Nissan has some great products in its line-up at present. It is unfortunate then, that a brand which so impresses with its medium and larger cars doesn’t stand out at the entry end of the market.
The B-segment is extremely competitive and many carmakers have to keep costs low in order to keep these small cars profitable.
That’s the case with Micra. It’s now a global model, with cars built in India for the UK market.
Nissan GB aims for 17,000 Micra sales annually. Micra is heavily retail biased, with 70% of demand going to private motorists. Incentives currently offered include three years free servicing, roadside assistance and 5.9% APR finance.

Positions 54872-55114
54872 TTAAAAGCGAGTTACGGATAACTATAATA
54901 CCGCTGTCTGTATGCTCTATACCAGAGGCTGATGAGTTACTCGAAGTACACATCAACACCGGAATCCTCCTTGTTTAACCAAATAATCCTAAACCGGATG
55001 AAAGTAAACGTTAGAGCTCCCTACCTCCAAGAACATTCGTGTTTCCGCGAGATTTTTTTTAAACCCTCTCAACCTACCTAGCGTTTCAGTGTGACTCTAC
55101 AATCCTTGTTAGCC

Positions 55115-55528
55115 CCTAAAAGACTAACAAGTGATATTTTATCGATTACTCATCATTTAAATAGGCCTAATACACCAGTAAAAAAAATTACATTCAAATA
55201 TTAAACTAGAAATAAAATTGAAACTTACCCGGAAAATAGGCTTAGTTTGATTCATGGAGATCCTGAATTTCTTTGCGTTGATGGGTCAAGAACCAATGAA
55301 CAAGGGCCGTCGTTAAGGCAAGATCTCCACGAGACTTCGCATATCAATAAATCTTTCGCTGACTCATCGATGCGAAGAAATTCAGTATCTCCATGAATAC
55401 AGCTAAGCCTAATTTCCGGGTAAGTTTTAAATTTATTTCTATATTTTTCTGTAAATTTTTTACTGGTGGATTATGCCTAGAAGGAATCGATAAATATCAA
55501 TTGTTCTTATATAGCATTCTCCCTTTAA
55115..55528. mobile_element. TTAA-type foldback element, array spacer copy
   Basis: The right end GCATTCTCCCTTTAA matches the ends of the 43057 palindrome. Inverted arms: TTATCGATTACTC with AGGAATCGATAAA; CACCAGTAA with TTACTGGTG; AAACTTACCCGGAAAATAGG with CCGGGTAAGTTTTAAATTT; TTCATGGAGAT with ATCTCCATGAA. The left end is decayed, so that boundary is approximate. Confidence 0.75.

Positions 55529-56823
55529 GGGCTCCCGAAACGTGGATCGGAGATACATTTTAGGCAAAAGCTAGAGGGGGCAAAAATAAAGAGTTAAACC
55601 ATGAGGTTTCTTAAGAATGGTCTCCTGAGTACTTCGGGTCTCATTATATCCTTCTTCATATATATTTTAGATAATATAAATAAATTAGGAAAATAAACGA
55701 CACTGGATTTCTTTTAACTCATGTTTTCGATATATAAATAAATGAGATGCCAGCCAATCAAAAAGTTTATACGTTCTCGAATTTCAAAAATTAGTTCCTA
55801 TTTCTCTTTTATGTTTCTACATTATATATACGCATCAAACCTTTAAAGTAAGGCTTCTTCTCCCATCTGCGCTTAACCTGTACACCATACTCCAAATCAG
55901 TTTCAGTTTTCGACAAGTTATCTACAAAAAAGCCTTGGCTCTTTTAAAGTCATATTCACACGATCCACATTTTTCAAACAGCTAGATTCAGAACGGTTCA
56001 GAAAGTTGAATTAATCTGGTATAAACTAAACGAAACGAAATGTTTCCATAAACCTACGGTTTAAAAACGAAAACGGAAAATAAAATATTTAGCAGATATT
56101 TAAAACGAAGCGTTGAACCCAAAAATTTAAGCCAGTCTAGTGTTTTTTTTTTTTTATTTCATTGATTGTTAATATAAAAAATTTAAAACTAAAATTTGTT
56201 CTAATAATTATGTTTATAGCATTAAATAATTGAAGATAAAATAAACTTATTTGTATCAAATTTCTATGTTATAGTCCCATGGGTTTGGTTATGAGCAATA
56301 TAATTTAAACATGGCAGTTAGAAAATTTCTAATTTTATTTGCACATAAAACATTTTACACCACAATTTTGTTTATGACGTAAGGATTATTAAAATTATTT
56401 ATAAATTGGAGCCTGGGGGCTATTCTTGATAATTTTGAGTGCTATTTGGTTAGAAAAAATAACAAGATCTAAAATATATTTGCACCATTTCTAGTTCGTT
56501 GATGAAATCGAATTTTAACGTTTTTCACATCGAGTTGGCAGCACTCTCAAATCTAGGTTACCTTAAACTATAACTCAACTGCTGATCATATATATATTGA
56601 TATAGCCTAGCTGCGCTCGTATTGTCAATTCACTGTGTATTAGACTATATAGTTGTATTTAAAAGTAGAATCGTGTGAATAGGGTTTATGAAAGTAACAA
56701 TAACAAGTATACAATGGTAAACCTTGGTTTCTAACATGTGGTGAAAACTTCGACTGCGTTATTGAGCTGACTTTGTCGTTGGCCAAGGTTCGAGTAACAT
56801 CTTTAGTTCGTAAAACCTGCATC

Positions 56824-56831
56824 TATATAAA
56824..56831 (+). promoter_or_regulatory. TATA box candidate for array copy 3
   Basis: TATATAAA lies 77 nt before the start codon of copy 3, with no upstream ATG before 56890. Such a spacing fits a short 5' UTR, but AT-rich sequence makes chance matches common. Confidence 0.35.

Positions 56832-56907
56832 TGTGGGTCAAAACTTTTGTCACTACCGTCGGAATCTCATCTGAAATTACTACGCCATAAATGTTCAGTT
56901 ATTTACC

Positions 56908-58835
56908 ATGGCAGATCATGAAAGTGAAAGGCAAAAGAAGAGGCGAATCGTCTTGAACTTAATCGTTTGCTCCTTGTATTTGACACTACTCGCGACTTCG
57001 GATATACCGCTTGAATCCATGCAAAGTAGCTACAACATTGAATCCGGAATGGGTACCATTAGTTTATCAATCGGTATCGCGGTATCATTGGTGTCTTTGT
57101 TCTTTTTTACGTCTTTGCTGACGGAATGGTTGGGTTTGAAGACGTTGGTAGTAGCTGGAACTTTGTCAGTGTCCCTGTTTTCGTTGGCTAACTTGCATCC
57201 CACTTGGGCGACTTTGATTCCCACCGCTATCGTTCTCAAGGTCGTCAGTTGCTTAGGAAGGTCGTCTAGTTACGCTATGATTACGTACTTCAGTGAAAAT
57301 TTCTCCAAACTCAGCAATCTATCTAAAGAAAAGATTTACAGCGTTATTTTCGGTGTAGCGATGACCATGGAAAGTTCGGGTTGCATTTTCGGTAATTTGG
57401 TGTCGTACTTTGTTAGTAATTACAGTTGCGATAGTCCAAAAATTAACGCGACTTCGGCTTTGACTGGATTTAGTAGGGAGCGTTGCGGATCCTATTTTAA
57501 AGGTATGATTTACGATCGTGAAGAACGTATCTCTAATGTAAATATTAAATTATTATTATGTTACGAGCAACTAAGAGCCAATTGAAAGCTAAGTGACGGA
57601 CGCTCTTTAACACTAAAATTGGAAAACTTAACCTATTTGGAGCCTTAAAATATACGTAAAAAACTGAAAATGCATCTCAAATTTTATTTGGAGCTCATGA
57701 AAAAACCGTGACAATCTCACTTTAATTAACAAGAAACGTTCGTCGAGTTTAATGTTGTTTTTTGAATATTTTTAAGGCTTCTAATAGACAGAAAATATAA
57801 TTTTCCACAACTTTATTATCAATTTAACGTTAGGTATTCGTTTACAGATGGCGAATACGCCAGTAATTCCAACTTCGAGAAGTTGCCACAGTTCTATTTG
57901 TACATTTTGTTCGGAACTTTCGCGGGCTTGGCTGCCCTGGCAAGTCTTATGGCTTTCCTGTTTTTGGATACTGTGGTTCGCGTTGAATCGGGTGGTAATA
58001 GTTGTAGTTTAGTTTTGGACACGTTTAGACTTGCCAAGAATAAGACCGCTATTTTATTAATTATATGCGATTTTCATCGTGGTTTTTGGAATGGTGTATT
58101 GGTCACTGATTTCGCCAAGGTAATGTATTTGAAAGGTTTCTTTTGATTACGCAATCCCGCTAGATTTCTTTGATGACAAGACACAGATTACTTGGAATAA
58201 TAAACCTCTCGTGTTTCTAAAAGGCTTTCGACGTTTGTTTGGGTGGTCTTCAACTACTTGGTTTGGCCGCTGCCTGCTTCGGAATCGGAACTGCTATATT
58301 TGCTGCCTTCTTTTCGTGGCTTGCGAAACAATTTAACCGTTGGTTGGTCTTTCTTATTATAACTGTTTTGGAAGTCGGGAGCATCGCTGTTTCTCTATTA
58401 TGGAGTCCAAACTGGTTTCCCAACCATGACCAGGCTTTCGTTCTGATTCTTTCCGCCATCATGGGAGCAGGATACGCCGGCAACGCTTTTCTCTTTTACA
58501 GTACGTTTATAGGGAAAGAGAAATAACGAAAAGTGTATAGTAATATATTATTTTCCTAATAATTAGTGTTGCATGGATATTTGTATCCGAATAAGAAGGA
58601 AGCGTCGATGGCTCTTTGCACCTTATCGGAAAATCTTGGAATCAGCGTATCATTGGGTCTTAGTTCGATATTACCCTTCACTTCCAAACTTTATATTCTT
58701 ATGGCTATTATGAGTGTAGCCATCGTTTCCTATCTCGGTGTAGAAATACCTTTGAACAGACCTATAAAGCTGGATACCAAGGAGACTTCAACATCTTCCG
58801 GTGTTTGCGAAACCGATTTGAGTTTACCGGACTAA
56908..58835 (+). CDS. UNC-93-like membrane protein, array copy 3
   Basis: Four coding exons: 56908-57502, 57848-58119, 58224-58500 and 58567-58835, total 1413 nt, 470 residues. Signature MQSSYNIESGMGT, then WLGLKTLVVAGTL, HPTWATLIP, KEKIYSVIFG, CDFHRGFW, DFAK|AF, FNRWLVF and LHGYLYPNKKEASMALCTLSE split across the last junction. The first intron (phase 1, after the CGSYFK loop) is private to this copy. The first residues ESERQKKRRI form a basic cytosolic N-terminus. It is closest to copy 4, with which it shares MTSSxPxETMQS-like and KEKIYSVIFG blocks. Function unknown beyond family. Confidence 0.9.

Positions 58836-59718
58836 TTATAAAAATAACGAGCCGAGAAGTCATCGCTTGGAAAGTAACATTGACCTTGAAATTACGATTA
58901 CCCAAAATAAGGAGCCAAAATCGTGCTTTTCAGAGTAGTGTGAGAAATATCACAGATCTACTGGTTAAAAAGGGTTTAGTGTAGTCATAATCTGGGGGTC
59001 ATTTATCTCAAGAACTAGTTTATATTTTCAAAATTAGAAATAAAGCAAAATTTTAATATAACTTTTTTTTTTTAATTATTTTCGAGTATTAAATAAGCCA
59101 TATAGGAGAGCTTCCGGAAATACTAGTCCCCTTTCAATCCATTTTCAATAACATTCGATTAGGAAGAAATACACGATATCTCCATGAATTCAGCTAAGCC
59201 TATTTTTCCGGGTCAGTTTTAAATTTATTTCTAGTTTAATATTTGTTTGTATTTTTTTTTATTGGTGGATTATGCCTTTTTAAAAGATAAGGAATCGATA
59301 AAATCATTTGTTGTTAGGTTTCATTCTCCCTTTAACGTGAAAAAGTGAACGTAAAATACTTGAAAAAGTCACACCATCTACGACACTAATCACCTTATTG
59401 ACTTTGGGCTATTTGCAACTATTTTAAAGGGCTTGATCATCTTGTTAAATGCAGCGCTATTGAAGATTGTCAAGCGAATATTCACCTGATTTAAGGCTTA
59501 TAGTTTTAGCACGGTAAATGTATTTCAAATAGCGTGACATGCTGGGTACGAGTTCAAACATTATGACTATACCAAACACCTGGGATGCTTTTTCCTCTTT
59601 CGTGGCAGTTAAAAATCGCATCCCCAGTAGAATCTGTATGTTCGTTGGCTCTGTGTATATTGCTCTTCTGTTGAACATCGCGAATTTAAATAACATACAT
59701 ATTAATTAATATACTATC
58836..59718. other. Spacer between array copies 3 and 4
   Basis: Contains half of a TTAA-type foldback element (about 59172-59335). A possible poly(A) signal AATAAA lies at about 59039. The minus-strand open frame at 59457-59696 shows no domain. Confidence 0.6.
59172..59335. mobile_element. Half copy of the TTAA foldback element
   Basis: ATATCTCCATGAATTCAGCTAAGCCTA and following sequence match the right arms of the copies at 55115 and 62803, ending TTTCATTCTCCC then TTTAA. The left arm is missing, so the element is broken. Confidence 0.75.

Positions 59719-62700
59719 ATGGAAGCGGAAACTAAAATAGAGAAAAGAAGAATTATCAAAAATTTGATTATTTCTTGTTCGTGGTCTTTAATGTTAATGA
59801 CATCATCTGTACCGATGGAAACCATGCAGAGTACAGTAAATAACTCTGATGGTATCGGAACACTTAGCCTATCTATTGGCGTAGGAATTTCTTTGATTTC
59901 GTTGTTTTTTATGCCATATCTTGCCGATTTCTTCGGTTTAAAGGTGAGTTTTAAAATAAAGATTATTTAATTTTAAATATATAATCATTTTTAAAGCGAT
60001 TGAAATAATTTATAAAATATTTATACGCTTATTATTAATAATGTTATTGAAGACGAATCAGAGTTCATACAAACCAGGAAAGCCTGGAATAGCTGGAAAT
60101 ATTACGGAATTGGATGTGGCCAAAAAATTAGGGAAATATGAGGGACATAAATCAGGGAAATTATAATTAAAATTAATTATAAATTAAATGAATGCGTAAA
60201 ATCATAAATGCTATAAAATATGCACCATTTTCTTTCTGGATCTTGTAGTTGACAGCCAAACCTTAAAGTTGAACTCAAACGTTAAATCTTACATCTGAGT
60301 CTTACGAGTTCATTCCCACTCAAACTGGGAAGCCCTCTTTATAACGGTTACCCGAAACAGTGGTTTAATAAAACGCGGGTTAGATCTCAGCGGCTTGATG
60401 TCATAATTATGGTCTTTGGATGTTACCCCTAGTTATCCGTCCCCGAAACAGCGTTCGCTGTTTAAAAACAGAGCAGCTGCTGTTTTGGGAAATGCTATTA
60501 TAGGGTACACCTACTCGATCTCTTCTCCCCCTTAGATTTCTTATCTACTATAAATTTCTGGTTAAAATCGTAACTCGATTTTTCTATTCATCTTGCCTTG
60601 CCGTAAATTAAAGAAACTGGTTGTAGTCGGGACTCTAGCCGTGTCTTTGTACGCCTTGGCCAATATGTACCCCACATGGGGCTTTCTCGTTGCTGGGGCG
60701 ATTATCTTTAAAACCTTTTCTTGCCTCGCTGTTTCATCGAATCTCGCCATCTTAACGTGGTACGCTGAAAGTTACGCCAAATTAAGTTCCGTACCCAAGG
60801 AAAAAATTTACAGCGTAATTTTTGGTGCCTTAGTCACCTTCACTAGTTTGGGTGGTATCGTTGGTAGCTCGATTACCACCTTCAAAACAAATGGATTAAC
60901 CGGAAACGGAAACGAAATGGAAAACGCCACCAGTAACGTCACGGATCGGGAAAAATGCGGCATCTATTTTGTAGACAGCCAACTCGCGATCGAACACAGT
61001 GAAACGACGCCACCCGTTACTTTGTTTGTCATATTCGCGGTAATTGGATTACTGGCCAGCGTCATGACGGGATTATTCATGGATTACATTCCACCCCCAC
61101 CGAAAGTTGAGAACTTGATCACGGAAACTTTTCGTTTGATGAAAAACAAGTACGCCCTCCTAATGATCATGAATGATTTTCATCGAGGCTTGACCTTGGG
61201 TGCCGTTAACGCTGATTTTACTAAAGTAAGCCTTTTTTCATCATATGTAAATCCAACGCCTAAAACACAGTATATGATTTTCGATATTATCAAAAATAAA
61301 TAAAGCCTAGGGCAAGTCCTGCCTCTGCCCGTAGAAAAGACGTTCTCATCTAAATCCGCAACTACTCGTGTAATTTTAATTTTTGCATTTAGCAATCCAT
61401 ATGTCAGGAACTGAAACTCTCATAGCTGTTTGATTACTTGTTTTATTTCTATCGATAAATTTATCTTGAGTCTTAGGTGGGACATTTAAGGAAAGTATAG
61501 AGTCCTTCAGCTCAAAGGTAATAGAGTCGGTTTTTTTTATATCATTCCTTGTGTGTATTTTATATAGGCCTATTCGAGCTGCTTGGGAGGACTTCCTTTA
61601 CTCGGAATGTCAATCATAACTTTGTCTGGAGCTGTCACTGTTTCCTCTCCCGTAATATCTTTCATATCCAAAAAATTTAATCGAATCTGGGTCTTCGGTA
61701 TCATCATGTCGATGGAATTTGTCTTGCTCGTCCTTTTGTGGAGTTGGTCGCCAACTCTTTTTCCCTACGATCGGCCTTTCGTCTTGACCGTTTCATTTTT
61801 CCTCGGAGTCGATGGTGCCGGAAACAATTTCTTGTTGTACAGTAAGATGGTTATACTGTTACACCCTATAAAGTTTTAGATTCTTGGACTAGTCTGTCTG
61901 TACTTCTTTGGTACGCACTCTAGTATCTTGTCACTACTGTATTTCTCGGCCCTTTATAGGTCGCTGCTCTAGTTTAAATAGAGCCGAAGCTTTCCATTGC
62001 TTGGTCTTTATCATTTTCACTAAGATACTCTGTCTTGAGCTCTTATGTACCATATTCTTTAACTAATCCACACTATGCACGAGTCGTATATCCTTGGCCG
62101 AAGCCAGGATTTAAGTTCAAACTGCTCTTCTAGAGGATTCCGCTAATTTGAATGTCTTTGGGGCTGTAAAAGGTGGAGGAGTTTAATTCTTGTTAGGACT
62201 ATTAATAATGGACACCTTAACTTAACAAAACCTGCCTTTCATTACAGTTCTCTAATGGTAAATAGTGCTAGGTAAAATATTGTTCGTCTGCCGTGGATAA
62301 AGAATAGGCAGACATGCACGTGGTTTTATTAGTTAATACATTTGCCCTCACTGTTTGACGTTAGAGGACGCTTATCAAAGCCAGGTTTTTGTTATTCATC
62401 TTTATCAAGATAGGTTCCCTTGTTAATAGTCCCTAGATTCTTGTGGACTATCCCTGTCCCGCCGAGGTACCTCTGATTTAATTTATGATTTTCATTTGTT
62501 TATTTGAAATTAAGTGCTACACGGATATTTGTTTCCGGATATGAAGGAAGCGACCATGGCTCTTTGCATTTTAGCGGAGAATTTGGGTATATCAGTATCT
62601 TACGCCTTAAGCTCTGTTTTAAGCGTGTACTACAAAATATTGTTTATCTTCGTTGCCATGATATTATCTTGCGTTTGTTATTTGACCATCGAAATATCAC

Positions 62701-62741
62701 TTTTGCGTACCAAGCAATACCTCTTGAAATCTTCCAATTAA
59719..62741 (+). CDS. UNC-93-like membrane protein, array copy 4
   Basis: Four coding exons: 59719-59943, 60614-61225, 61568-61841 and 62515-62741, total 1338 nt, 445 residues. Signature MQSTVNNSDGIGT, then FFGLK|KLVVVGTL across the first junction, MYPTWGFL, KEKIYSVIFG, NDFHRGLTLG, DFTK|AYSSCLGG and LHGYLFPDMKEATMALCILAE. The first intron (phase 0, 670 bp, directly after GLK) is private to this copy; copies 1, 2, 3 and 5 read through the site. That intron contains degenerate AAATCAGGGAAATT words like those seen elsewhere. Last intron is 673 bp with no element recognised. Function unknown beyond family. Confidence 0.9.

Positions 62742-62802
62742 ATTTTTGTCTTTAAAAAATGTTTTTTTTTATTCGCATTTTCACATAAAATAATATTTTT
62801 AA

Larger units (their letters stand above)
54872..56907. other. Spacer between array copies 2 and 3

Buyers won’t be blown away by the driving experience – a Peugeot 107 or Renault Twingo offers more fun, if less space – nor the perceived quality of materials.
However, the Micra does deliver value.
Nissan has kept the price below the £10,000 mark for the entry-spec Visia, but AM tested the mid-range Acenta model.
It accounts for 65% of demand, because for a £1,600 mark-up from Visia it adds alloy wheels, climate control, colour-coded trim, front foglamps, electric mirrors and cruise control onto the base car.
A neat optional extra is parking slot measurement, standard on the top-spec Teknas.
Only one engine is available across Micra, the 1.2-litre petrol. It’s okay around town but noisy at cruising speeds.
Crucially its VED band C and official 56.5mpg will appeal to the cost-conscious.